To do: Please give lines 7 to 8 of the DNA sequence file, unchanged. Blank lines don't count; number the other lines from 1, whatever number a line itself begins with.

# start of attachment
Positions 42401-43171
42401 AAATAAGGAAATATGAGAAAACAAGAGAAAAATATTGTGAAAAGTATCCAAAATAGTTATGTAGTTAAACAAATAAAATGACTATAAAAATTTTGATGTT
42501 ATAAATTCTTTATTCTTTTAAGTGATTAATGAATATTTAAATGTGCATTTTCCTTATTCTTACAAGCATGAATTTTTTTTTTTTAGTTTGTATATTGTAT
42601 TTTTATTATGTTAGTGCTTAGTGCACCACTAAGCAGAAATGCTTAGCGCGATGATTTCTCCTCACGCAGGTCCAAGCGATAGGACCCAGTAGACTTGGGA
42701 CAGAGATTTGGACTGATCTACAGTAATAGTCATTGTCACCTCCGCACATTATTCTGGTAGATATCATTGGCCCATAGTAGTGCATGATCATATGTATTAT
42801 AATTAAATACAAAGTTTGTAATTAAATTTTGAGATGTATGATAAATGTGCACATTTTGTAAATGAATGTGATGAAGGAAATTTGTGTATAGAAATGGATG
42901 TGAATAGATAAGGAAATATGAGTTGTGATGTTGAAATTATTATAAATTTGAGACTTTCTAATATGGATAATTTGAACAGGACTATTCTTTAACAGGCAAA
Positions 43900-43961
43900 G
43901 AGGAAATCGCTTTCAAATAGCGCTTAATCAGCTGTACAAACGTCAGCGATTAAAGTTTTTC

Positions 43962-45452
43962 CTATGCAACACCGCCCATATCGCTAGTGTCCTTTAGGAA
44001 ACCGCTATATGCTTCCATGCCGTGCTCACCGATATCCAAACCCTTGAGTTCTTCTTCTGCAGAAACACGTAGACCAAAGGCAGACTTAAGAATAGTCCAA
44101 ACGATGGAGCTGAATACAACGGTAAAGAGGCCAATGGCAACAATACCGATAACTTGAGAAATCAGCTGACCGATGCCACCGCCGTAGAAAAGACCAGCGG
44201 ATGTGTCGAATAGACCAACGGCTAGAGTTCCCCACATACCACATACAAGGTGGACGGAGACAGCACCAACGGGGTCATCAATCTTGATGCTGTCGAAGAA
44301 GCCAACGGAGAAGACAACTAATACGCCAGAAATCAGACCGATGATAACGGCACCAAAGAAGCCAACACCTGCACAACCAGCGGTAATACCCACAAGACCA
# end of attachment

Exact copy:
42901 TGAATAGATAAGGAAATATGAGTTGTGATGTTGAAATTATTATAAATTTGAGACTTTCTAATATGGATAATTTGAACAGGACTATTCTTTAACAGGCAAA
Positions 43900-43961